Conflict in Northern Ireland Part 8
Martin McGuinness passed away in January 2017 and his position within Sinn Féin in Northern Ireland was taken over by Michelle O’Neill. Attempts to resolve the crisis failed and in January new elections were announced for March 2, 2017.
The new election became historic. The Unionist parties lost ground and for the first time lost their majority in Stormont. The DUP retained its seat as the largest party by a narrow margin, ahead of Sinn Féin (DUP received 28 seats, Sinn Féin 27 seats, SDLP 12 seats and UUP 10 seats, before the election the number of parliamentary seats had been reduced from 108 to 90). But the election did not solve anything, the parties’ positions were as locked as before.
A new British election in June 2017 (see UK: Political system ) exacerbated the problems. The election was a setback for Prime Minister Theresa May’s Conservative party, which lost its majority in the British Parliament. At the same time, it was a success for DUP, which won 10 seats, two more than in 2015, and Sinn Féin, which received 7 seats.
After the election, the DUP gained a key role by promising to support Theresa May’s government. There were warnings from several quarters that this would upset the already sensitive dynamics of Northern Ireland and that a British government dependent on the DUP could not be seen as a neutral mediator in the province. In exchange for promises to support the government in important budget votes and in Brexit issues, the DUP managed to negotiate an extra £ 1 billion grant for Northern Ireland for health, education and infrastructure (a year later only a small part of the money had been paid out, but a disbursement of over £ 400 million awaited approval from the British Parliament.
At the same time, talks continued to form a new provincial government. Symbolic issues such as the position of the Irish in Northern Ireland created problems in the deliberations. The IS Andrews Agreement in 2006 promised a law that would strengthen the position of the Irish language, something that the DUP opposed. Another sensitive topic was what history writing about the conflict years would look like. Several deadlines were passed without anything new happening. In late autumn 2017, it was the government of London that had to present Northern Ireland’s budget.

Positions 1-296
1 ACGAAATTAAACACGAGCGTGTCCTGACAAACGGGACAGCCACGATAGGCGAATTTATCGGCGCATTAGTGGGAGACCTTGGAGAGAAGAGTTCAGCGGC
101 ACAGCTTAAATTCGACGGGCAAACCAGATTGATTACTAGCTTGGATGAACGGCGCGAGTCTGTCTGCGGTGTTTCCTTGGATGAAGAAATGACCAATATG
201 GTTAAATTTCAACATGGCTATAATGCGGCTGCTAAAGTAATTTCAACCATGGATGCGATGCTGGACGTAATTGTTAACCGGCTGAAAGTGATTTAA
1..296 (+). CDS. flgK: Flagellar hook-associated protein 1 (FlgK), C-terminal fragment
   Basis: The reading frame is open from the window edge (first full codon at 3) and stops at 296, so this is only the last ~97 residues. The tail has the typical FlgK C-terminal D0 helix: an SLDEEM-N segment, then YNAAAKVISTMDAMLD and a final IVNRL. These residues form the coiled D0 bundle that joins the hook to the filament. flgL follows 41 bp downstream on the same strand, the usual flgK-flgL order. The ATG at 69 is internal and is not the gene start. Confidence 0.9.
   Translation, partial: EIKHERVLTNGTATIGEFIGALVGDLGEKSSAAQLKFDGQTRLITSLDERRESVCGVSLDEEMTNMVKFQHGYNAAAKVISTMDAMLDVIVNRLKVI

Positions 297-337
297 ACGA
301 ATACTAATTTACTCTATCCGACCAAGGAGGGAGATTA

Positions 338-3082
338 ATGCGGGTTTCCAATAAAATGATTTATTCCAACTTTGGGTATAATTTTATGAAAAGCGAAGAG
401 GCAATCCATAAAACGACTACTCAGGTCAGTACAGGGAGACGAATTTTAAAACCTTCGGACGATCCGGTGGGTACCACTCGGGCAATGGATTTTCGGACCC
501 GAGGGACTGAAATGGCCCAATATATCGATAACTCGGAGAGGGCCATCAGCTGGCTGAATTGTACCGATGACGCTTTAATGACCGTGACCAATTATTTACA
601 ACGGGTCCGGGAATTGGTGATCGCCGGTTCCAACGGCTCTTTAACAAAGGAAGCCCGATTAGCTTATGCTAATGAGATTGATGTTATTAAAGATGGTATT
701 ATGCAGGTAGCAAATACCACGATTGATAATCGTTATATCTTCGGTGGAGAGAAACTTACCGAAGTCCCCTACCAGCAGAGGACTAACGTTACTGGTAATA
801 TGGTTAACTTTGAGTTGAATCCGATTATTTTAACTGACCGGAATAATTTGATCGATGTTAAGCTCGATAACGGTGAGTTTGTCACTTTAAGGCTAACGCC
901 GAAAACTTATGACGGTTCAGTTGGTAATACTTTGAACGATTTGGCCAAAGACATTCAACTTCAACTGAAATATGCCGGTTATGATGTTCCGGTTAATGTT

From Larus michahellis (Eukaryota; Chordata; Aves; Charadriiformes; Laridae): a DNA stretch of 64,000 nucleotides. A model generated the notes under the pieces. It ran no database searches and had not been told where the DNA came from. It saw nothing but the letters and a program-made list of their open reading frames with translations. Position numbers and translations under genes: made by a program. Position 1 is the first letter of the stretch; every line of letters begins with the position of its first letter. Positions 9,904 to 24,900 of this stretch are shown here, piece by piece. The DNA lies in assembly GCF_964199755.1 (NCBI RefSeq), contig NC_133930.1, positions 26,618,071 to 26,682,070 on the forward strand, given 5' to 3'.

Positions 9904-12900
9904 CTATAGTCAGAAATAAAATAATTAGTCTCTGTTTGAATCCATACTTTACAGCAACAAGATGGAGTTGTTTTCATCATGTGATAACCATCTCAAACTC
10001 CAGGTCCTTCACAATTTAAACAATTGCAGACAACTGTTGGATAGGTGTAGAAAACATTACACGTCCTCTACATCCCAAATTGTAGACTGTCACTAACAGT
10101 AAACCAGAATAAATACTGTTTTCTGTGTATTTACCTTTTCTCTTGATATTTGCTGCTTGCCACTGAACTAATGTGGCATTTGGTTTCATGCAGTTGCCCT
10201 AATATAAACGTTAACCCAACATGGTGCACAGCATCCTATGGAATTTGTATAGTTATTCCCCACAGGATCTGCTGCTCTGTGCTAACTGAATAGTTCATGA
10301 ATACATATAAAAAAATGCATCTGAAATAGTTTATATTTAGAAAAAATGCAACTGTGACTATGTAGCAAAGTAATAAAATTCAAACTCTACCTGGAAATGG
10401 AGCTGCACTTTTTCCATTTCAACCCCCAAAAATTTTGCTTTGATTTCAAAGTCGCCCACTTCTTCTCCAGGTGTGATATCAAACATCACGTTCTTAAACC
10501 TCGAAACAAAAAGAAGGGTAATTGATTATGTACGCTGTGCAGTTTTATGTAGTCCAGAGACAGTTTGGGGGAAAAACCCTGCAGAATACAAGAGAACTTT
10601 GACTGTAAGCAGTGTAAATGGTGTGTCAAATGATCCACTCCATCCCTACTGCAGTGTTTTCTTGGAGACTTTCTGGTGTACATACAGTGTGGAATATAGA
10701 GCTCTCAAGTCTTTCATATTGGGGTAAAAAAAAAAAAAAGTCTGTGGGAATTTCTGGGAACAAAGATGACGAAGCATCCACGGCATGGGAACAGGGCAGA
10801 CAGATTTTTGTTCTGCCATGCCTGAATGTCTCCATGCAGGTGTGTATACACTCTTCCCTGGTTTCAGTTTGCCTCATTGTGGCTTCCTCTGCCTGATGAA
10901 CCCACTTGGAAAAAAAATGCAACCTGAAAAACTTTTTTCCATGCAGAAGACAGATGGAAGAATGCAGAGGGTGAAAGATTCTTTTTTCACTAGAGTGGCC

When the Brexit negotiations between the United Kingdom and the EU started, according to 800zipcodes, Northern Ireland and the border issue came into the spotlight, despite all parties agreeing that there would be no new “hard” border between Northern Ireland and Ireland. When the negotiations on the actual divorce between the EU and the UK were completed at the end of 2017, it became clear that all parties had chosen to postpone the problems. The DUP opposed any attempt to find a special solution for Northern Ireland, fearing that the ties between the province and the rest of the British Union would be severed. An attempt to solve the problem by having the whole of Britain enter into a temporary customs union with the EU, pending a new trade agreement, was voted down by the British House of Commons in early 2019. In the autumn of the same year, the British government came, which was now led by Boris Johnson, and the EU against all odds agreed on changes to the exit agreement negotiated in 2018, and it became clear that the UK would leave the EU on 31 October 2020. However, the agreement stipulated that Northern Ireland, while The UK customs area will apply some of the EU customs rules. In this way, a border, with physical barriers and customs controls, can be avoided between Northern Ireland and Ireland. On the other hand, checks must be made on goods when they are shipped from the British mainland to Northern Ireland, if they will not remain there.
Under Johnson, the DUP lost its role as wave leader, and when a new British parliamentary election was held in late 2019, his Conservative party gained its own majority in the lower house. Faced with the threat of a new election in Northern Ireland, the Northern Irish parties agreed to form a new government in Belfast that could take office in January 2020.
READING TIPS : read more about Northern Ireland in UI’s publication Utrikesmagasinet:
The results of the 2011 census were presented in December 2012. It shows that Protestants were still in the majority, 48 percent, while Catholics were 45 percent. Seven percent belonged to other religions or said they had no religion. The census asked for the first time what nationality the inhabitants considered themselves to have. It turned out that 40 percent said they were British only, 25 percent that they were only Irish and 21 percent only Northern Irish. But about one in ten residents said they had a dual identity.